• Shut off water to any exterior water faucets to keep spigots and pipes from freezing. If possible, use insulated covers for an extra layer of protection.

• Drain irrigation systems and ensure that valves are clear of water.

• Run enough heat in unoccupied buildings to keep pipes above freezing temperatures.

• Know where emergency water shut off valves are in case of a pipe burst.

• Pests will be seeking warmer places during winter-check for possible points of entry and seal them or set traps.


Gutters are critical to control drainage from rain, snow and melting ice, and to prevent flooding inside and outside the building. Given the recently severe fluctuations in winter weather, gutters may be called upon to handle flood-level downpours in all seasons, including wintertime. That means it’s important to:

• Clean gutters thoroughly, removing all debris and unclogging drains.

• Run a test of gutters and downspouts to be sure water does not back up.

• Check outflow of downspouts to push water away from the building foundation.

Snow and Ice Removal

Snow can present major maintenance problems when it accumulates enough to impact roof structures or drifts where it can block entrances or cause ice to form on sidewalks. When weather fluctuates, it is important to keep ahead of freezing and thawing cycles to avoid dangerous slips and falls caused by black ice.

• Provide clear snow removal instructions to your contractor or internal staff and advise that safety comes first. Budget for adequate staff time and have plenty of snow shovels and snow pushers on hand.

• Choose and purchase adequate deicing materials depending on your region.

• Apply deicers and traction control products before the storm hits to lay a base of clear walkways. Follow up with ice melting compounds afterwards.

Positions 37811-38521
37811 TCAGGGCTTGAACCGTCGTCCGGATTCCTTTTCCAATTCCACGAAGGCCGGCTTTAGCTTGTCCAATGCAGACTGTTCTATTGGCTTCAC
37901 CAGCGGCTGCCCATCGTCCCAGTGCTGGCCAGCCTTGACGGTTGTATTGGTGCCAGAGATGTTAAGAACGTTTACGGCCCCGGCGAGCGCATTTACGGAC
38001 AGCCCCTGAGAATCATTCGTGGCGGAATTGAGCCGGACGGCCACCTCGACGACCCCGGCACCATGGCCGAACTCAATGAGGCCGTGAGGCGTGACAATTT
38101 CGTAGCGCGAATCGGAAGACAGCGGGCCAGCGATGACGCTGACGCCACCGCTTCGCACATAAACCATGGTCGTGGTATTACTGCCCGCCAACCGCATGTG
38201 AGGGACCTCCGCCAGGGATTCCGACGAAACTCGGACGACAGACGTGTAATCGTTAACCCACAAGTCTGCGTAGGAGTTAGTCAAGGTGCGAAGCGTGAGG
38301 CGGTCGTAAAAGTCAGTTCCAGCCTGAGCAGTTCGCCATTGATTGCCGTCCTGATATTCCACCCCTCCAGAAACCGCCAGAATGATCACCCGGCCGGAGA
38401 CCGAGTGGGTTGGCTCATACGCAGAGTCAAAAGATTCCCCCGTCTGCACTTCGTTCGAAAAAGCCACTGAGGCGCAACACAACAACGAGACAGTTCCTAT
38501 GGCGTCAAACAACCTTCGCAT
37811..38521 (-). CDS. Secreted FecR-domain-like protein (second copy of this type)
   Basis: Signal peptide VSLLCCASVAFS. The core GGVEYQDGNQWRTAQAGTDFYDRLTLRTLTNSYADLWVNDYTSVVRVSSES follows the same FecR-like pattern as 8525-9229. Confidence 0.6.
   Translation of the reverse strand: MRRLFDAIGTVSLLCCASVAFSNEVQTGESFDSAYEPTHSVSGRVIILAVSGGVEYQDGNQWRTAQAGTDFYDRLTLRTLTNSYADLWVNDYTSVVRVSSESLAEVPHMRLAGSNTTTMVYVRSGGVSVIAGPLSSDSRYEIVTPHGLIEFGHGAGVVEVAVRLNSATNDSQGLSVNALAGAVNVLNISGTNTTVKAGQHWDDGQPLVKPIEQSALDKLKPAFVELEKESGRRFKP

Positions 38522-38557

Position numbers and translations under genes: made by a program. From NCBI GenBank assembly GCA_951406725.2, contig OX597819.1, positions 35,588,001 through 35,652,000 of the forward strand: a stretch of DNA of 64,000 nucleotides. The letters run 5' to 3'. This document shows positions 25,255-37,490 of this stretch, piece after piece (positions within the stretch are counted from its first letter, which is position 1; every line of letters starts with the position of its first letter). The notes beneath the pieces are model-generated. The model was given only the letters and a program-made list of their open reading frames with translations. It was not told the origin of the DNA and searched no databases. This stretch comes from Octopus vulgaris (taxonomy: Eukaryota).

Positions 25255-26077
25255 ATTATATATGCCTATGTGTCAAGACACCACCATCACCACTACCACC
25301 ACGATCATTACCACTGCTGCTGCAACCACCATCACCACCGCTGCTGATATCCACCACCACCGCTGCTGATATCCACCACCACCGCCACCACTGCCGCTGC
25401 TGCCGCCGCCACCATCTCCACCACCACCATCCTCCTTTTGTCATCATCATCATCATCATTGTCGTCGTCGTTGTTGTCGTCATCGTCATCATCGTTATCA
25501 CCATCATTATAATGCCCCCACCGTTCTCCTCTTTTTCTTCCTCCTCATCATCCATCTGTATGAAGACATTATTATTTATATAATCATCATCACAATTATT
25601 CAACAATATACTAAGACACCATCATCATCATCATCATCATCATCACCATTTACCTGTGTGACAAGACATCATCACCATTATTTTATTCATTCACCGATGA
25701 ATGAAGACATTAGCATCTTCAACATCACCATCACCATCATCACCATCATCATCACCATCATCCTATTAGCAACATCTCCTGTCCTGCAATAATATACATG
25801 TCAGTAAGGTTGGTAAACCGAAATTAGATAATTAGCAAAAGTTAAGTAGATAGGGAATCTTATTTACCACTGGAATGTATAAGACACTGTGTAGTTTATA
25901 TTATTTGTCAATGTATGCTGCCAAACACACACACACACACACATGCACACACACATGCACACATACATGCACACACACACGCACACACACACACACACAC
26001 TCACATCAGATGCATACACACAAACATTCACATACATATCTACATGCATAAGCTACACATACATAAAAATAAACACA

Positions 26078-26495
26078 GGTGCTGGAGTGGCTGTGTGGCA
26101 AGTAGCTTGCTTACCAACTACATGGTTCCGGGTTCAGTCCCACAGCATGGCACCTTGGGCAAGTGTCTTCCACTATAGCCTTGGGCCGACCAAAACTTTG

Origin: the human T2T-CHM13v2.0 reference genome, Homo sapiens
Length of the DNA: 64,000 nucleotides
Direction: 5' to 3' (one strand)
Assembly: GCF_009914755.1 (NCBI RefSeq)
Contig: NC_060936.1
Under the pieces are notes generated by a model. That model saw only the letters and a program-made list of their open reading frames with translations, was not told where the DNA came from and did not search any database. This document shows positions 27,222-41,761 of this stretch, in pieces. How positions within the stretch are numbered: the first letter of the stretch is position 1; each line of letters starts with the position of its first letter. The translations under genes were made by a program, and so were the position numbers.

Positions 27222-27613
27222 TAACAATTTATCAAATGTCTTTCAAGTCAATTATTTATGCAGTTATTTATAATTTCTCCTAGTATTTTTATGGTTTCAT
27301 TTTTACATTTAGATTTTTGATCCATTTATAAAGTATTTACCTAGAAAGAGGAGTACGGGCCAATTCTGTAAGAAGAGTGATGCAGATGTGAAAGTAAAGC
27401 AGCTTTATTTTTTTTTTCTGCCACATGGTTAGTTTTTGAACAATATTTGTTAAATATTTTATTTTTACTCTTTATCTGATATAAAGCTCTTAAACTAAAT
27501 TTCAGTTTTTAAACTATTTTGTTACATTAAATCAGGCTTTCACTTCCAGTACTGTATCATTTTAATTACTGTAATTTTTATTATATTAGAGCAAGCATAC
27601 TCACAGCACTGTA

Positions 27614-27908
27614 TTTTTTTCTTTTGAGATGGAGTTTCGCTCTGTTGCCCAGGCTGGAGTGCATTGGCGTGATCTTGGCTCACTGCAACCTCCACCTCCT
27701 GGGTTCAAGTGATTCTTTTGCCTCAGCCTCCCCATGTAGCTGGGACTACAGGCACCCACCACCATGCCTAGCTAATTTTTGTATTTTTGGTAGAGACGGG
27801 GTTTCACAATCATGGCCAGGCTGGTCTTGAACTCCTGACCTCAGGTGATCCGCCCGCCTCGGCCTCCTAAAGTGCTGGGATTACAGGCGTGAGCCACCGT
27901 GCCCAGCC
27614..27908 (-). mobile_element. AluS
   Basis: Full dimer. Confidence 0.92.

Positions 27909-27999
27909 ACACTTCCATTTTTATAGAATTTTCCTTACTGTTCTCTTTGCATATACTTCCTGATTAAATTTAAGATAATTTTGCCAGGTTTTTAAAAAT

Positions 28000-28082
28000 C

• Provide transitional areas with mats where people can clean their feet and remove boots to prevent slippery floors. Entry mats

• Determine in advance where excess snow is to be stored.

• Conduct inspections at peak foot traffic periods, when ice forms and people are heading to and from the building.

Entrances and Exits

If your facility was designed with doors that open flush to the outdoors, cold or moist air drafts can radically affect the temperature and air quality of your facility.

• Consider tenting the front doorway or creating some diversion to keep wintry air from rushing into the front foyer, cafeteria, or plant floor where workers are trying to conduct business.

Sprinkler Systems

• Dry pipe and wet pipe sprinkler systems should be mapped along with low point drains, should the system ever need to be initiated.

• Wet pipe sprinklers need to be protected from cold air so that pipes do not freeze, which would render the system useless.

Gas Lines and Connections

Many facilities seem to take their gas line connections for granted, yet for businesses that use it frequently, natural gas is one of the most efficient fuels – but it does come with risk of ignition or explosion if connections are not installed or managed correctly. That can be particularly true with buried gas lines.

• Install corrosion-free underground gas lines to prevent metallic pipe breakdown and eliminate underground pipe threads.

• Flexible gas risers can be used to install gas lines in tight places and respond to frost common in wintertime, preventing potential gas leaks and explosions.


Tracked-in ice melting salt and chemicals can damage flooring materials. A few precautions now can go a long way in preventing costly replacements next spring.

• Apply a few extra coats of finish to hard surfaces such as VCT to act as a buffer against abrasion from salt and boots.

• Have extra entryway mats ready if need be during peak traffic hours and be prepared with mini air blowers to help keep vestibules clear.

• Have water removal equipment ready to avoid slippage on wet floors.

Preparing your facilities for a harsh winter makes great sense on so many fronts. If the winter ends up being a mild one, you’re still well ahead of the game. If you need other ideas on how you can make your facilities safer and more efficient this winter, feel free to reach out to the experts at Imperial Supplies. Our Dedicated Account Advisors are available to answer your questions and help you find solutions to meet your challenges. Contact us any time during business hours by phone, email or mobile app! Don’t have a free account yet? No problem, we’ve made it easy to get started.